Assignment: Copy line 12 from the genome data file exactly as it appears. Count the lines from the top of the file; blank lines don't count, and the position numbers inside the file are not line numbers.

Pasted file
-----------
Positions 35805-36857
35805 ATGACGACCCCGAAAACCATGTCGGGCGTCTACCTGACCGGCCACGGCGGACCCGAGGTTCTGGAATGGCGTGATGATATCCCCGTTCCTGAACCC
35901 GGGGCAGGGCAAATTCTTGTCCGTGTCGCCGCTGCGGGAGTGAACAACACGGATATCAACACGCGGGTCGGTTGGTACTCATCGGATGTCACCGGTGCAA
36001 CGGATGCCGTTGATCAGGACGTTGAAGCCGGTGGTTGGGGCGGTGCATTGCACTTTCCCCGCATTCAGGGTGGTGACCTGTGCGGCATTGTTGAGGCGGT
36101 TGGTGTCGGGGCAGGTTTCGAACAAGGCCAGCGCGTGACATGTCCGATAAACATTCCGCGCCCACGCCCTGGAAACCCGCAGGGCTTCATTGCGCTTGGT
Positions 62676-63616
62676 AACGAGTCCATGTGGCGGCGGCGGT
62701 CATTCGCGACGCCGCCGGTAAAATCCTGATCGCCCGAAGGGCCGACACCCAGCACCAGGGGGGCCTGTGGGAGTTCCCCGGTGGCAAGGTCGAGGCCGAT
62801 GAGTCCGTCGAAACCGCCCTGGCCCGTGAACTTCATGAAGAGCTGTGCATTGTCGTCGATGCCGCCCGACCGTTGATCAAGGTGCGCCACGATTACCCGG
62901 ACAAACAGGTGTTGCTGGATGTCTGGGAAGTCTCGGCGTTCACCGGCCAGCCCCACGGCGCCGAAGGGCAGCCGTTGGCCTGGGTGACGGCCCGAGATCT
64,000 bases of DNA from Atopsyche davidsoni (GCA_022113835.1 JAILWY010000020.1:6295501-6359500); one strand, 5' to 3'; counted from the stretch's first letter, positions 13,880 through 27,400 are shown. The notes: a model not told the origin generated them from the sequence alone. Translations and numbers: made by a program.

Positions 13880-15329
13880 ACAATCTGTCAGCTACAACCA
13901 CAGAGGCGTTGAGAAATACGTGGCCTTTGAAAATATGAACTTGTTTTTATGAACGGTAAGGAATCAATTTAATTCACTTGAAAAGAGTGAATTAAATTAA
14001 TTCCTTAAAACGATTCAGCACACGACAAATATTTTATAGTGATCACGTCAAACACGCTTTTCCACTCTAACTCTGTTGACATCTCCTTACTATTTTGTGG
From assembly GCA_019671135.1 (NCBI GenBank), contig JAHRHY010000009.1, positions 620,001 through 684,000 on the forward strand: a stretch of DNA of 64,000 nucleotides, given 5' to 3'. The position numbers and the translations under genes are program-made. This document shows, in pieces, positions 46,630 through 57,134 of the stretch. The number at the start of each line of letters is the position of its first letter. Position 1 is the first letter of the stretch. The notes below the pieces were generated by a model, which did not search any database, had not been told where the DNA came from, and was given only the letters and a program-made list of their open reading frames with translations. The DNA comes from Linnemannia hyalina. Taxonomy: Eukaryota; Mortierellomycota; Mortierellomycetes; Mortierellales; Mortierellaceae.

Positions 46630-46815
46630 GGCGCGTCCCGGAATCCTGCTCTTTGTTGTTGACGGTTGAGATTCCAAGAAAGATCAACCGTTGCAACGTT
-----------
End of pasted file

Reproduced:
Positions 13880-15329